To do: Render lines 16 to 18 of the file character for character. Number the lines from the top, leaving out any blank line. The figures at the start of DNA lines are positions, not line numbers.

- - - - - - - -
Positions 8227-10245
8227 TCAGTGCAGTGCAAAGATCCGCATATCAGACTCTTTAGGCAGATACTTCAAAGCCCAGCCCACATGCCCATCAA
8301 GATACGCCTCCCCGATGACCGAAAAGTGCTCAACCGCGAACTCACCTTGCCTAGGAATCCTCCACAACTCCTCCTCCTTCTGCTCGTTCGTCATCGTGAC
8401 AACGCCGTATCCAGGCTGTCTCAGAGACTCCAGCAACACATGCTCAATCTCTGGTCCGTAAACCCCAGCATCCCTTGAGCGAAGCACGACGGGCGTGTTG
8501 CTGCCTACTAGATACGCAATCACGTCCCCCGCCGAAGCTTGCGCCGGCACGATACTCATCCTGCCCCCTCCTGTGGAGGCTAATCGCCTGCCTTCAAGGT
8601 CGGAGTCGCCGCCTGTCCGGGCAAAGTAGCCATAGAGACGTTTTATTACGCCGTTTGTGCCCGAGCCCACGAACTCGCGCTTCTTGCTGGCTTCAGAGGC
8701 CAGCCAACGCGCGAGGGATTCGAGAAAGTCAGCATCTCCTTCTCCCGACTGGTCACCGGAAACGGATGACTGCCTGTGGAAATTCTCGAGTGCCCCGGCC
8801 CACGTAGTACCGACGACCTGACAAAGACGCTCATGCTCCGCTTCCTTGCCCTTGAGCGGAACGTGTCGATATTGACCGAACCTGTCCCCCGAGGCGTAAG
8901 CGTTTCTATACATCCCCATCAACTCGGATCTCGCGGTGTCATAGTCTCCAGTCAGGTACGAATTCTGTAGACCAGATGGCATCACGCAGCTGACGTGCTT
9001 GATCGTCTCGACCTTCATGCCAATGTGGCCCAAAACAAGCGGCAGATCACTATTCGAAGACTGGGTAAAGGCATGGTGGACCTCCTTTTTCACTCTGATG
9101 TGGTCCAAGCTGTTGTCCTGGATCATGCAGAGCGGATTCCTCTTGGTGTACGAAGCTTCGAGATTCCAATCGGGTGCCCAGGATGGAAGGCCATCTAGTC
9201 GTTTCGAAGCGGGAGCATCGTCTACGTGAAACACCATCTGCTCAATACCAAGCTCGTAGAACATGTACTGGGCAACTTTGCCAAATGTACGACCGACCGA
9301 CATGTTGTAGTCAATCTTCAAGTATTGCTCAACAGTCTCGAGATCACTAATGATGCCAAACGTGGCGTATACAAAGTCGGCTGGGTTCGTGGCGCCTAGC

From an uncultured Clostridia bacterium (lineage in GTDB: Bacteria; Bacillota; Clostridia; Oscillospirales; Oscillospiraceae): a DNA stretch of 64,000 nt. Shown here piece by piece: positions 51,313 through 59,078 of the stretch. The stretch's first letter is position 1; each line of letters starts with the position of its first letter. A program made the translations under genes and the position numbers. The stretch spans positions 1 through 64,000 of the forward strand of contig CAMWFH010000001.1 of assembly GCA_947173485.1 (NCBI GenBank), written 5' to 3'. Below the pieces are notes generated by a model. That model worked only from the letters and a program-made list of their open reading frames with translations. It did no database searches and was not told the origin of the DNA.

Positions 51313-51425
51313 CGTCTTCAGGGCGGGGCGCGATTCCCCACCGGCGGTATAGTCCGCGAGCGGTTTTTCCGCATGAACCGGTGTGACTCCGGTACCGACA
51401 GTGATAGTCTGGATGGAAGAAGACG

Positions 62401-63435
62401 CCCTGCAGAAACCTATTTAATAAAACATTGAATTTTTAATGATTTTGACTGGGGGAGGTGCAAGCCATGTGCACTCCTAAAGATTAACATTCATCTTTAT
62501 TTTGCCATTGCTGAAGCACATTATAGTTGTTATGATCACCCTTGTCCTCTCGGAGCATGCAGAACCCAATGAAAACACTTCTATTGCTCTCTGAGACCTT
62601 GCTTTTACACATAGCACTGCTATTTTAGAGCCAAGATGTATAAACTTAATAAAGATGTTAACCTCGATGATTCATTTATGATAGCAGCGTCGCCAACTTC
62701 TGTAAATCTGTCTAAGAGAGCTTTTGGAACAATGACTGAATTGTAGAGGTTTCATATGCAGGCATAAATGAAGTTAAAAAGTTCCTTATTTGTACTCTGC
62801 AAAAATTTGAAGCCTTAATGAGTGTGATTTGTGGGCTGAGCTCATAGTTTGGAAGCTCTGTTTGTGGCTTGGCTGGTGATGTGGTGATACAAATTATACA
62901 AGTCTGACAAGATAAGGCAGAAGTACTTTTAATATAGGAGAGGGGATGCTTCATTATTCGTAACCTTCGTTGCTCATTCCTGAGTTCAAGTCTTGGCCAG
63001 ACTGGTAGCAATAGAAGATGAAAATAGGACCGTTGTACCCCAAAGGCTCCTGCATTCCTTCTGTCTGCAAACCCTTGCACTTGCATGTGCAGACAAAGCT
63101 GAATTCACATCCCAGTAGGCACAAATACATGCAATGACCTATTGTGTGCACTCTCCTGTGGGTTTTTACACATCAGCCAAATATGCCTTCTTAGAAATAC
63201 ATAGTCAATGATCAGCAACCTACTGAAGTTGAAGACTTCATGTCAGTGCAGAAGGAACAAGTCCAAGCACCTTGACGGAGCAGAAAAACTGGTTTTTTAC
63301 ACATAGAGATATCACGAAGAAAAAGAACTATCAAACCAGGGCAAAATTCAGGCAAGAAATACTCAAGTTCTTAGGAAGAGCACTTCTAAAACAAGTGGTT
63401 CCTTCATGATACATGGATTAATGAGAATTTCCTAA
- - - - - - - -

51313 CGTCTTCAGGGCGGGGCGCGATTCCCCACCGGCGGTATAGTCCGCGAGCGGTTTTTCCGCATGAACCGGTGTGACTCCGGTACCGACA
51401 GTGATAGTCTGGATGGAAGAAGACG

Positions 62401-63435